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Subject:Re: Info Mapping : the "7 +/- 2" rule From:"Eric J. Ray" <ejray -at- RAYCOMM -dot- COM> Date:Thu, 5 Sep 1996 06:39:21 PDT
As far as remembering steps -- realistically, how critical
is it? I cannot remember (sorry) the last time that I
read instructions, remembered them, then applied them.
Computer-stuff or anything with some assembly
required, I generally read one step, do it, read another
do that, and so forth. Either I fall into that first
standard deviation that Frederic mentioned, or I don't
read instructions "normally."
I'm usually pretty good at following directions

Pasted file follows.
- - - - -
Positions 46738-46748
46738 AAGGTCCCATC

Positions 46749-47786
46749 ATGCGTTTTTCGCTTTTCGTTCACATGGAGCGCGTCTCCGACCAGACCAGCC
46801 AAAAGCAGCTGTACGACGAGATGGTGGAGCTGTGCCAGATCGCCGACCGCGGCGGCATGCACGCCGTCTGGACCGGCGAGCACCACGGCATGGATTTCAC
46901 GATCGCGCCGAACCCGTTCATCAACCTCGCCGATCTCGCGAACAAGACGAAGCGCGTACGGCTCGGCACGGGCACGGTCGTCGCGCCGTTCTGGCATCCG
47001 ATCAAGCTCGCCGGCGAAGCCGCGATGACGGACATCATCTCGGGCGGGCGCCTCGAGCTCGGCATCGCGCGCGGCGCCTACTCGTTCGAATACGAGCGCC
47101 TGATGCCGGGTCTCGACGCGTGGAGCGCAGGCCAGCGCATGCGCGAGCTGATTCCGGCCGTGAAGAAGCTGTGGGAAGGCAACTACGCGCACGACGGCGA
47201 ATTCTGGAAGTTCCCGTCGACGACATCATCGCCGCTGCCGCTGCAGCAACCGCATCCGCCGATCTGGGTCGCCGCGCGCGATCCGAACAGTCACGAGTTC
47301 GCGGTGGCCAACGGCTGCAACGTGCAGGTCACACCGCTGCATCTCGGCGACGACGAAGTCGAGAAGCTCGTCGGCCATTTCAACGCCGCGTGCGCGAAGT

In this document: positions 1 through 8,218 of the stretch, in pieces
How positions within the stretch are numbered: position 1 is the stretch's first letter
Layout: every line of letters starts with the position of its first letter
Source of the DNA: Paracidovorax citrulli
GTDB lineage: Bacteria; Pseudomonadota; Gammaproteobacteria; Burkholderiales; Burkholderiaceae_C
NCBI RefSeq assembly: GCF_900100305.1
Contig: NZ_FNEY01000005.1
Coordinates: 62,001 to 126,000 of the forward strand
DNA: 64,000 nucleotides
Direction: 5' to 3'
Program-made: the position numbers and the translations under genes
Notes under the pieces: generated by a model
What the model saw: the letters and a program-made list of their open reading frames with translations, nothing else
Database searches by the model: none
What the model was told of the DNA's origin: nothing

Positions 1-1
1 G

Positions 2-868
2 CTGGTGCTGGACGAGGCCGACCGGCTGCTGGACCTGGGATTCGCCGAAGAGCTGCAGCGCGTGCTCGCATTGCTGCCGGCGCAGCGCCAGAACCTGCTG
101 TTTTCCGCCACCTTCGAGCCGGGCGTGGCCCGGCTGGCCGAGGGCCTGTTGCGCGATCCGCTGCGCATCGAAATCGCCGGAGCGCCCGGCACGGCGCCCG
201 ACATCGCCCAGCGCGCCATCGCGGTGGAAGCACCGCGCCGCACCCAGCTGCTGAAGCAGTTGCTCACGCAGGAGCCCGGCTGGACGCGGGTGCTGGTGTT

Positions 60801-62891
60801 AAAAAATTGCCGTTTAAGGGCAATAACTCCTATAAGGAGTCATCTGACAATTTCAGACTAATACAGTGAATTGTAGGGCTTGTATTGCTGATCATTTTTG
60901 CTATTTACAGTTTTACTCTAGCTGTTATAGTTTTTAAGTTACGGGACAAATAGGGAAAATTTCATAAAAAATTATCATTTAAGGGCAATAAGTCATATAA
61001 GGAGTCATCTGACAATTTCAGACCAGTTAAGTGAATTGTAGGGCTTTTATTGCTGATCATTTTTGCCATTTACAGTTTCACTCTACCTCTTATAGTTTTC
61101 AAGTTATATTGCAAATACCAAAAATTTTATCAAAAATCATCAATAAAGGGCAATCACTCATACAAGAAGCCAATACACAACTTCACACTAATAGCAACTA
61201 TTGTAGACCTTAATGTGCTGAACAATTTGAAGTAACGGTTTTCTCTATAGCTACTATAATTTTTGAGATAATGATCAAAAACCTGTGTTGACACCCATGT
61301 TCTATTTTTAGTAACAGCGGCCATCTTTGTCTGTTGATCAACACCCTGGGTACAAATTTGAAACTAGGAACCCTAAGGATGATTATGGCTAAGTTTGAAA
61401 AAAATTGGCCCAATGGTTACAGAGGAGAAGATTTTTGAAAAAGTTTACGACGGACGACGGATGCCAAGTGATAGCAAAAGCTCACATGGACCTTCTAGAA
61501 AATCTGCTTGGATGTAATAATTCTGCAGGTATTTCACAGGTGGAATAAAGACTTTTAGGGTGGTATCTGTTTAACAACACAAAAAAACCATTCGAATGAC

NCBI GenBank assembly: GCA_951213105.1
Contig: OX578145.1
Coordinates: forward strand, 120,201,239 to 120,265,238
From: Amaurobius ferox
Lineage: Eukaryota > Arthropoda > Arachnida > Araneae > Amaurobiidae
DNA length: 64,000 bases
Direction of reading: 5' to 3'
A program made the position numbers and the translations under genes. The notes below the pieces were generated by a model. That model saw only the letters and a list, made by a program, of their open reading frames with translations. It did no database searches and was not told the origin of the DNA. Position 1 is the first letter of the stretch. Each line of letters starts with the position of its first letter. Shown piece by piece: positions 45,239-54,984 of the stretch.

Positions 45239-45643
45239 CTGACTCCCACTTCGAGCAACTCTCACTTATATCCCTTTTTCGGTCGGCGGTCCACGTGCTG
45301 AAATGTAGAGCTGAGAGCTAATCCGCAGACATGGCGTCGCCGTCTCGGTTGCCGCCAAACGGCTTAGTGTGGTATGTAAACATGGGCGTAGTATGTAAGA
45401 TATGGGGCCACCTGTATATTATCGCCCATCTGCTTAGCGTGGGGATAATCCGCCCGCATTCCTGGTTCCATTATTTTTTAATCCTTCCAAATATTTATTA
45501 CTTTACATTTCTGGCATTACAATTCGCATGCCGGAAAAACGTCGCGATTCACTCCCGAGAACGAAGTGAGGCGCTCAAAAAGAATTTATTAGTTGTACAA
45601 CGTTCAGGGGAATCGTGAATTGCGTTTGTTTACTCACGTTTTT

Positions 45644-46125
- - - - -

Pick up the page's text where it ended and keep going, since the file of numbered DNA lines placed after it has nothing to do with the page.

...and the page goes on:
(after it didn't work the first time and I resorted
to reading the manual), but can't imagine that it'd
make a difference to me if there were 3 or 33 steps.
I'd remember them one at a time anyway.
Are there ANY studies that apply this theory to
instructional text? I'd even be interested in
anecdotal evidence -- how many of the people on TECHWR-L
read all steps, remember them, then apply them?
How many go one step at a time?
Eric J. Ray ejray -at- raycomm -dot- com
>Then if a 9-step procedure must be remembered and performed, the chances
>are that about 18 + 12 + 13 + 14 + 13 = 70 % (yes : 70 % !) of the
>operators will fail or ask for assistance from time to time. With a
>7-step procedure, the risk would be 43 %, and with a 5-step procedure, it
>would fall under the acceptable value of 18 %.
>So the question shifts from "what is the maximum number of items" to
>"which level of risk can you afford ?".
>France Telecom, Paris, France
>mailto:frederic -dot- wronecki -at- wanadoo -dot- fr
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